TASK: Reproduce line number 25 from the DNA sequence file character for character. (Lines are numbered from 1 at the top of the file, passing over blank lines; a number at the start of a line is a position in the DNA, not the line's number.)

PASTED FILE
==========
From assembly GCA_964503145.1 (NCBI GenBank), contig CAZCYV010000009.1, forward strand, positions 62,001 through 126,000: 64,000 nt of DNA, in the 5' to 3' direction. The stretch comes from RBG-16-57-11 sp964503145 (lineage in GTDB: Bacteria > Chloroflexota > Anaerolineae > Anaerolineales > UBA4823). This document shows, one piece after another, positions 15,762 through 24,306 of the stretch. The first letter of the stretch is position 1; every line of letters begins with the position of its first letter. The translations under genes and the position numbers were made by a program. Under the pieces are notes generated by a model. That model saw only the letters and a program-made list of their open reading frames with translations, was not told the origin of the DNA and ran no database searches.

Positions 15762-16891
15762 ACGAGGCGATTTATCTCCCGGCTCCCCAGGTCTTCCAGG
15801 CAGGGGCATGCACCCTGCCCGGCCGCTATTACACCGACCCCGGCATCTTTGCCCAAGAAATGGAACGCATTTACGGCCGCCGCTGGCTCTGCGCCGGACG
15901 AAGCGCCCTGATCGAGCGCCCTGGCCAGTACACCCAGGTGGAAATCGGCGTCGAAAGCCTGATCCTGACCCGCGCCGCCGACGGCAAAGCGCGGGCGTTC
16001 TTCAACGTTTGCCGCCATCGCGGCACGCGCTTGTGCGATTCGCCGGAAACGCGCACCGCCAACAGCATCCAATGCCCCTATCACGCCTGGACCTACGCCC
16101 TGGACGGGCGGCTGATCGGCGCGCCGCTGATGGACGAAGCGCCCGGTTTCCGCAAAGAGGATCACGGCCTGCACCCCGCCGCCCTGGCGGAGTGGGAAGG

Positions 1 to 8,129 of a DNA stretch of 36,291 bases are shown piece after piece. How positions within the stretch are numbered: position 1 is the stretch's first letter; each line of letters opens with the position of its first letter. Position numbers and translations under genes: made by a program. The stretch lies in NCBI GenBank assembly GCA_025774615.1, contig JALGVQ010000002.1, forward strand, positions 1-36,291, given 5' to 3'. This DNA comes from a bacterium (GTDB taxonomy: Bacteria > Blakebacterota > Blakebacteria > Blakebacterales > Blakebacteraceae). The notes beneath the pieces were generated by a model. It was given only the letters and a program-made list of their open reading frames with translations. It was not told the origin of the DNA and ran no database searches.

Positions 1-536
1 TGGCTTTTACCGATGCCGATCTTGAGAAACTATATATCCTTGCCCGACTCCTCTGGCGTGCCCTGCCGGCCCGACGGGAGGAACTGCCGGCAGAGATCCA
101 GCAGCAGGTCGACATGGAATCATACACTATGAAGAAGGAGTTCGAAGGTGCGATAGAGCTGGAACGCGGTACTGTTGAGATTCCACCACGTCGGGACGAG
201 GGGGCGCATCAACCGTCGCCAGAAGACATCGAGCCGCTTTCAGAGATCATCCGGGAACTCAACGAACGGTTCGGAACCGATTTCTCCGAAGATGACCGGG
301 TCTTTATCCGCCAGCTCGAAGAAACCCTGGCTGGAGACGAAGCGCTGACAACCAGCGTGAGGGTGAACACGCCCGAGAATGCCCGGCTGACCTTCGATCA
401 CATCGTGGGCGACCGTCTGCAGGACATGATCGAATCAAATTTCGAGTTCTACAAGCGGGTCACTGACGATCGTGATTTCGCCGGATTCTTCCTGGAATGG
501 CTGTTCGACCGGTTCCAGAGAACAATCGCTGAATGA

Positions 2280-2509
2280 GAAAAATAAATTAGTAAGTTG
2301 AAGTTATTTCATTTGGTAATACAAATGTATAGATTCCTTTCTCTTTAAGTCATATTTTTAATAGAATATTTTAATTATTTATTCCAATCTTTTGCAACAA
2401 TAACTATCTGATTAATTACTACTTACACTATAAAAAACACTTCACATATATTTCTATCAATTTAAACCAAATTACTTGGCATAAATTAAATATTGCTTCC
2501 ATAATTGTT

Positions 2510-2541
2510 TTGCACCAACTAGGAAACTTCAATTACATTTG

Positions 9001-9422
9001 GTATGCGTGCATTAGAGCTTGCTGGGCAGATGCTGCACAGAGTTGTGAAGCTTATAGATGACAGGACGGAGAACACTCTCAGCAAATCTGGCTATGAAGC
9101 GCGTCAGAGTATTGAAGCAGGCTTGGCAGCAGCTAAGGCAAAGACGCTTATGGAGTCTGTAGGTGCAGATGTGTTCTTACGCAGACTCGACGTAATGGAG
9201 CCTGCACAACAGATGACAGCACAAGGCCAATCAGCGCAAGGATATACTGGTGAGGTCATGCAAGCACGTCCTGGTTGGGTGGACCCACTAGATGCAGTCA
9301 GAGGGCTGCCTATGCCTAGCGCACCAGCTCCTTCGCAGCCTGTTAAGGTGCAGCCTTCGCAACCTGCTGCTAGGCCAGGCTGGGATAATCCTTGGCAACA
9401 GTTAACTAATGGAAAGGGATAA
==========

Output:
9101 GCGTCAGAGTATTGAAGCAGGCTTGGCAGCAGCTAAGGCAAAGACGCTTATGGAGTCTGTAGGTGCAGATGTGTTCTTACGCAGACTCGACGTAATGGAG